A Dog Named Boo: How One Dog and One Woman Rescued Each Other—and the Lives They Transformed Along the Way by certified professional dog trainer Lisa J. Edwards is a new memoir about the incredible effect dogs have on the humans they come into contact with. Specifically, it's about Boo and his work as a therapy dog, but it's also about Boo and Lisa. 

Here's a little bit about the book from the publisher:
The last thing Lisa Edwards needed was a new dog in her life. But when she came across an abandoned litter, her heart went out to the runt who walked into walls and couldn’t steady his feet. Lisa—healing from past abuse—saw a little bit of herself in Boo and knew he had to be hers. 

Think this sounds like a story you might enjoy? Great! We're hosting a giveaway of one copy of A Dog Named Booand we got permission to post an excerpt from the book right here. I got to read four excerpts, and I had a really hard time choosing. Hope you enjoy it! (I actually did receive a copy of the book as well, but I've been so ridonculously busy, I haven't had the time to read it myself. That being said, it's next on my list, and I can't wait to read a story of this nature that's written by a trainer.)

From A Dog Named Boo by Lisa J. Edwards:
     Boo loved what he was doing, especially his Blythedale Children’s Hospital visits, where often it was because of his limitations that he was able to help the kids.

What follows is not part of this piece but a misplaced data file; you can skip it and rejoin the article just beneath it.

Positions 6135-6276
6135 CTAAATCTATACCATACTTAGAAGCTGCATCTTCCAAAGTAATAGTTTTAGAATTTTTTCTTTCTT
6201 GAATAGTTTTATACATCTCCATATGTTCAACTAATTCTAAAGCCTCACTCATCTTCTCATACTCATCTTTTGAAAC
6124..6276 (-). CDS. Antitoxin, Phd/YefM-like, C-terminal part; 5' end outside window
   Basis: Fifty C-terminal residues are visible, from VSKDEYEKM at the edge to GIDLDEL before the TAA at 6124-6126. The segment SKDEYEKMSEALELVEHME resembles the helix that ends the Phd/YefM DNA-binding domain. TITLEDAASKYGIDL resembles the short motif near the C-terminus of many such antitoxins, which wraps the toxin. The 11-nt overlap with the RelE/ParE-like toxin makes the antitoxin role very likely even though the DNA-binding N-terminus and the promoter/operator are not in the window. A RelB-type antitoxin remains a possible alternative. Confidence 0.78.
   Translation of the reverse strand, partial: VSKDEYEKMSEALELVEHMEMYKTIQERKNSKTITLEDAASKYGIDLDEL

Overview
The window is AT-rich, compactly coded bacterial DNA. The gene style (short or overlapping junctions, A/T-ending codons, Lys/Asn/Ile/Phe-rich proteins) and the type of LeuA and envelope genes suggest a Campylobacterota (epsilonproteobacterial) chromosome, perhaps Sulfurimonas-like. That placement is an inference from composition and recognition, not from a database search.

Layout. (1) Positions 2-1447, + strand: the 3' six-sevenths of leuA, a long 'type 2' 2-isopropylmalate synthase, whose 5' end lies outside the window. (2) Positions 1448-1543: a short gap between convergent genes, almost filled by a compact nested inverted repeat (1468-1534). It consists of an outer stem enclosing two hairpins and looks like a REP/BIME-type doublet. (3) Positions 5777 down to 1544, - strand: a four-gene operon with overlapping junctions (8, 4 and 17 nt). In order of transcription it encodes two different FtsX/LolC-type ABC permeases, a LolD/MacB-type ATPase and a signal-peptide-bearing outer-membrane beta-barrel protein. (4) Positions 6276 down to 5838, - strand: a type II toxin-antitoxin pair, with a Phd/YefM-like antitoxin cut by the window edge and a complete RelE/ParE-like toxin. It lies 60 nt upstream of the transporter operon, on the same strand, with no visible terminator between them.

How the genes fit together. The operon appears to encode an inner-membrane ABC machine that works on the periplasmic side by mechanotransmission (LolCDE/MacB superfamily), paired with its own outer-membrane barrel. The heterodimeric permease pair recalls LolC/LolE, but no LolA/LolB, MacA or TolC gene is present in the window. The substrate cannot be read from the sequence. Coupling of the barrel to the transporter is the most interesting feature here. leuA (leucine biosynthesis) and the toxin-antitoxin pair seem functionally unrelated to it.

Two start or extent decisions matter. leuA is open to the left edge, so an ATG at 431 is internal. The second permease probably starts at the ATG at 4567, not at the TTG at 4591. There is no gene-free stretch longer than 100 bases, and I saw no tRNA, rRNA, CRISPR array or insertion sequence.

On one visit, Boo and I made our way around the room and found a teenage boy carrying a laptop and looking interested in all the dogs. As I stopped Boo to ask the boy whether he wanted to pet the dog, the teenager opened his computer and typed something briefly before the laptop spoke for him and said yes.
     I felt my heart twist in my chest as I remembered my brother Chuck typing on his computer to speak just like this. Boo and I sat down right away. The boy clearly enjoyed petting Boo’s thick, super-soft fur, but he didn’t say anything. Once I thought I heard a bit of a laugh, but I suspect it was just Boo’s snorting as he snuzzled the boy in return for the kind petting. One of the caregivers came over and encouraged the boy to speak to Boo without the help of his computer, but he seemed reluctant, preferring to keep petting Boo silently. I pulled out the big guns and put Boo on my lap in bug-a-Boo position for maximum clowning effect, hoping it would get the boy talking. Although he didn’t speak, he laughed out loud as he continued to pet Boo and fiddle with the little feet jutting out in all directions. Of course, Boo sat there with his usual silly grin, eating up all the attention.
Although Boo is pretty comfortable in that position, he can only hold it for so long, so when he began to squirm after a few minutes, I placed him back on the floor. The boy gave one last pet to Boo, and a look of intense effort covered his face before he said out loud, with a look of personal triumph, “Boo.”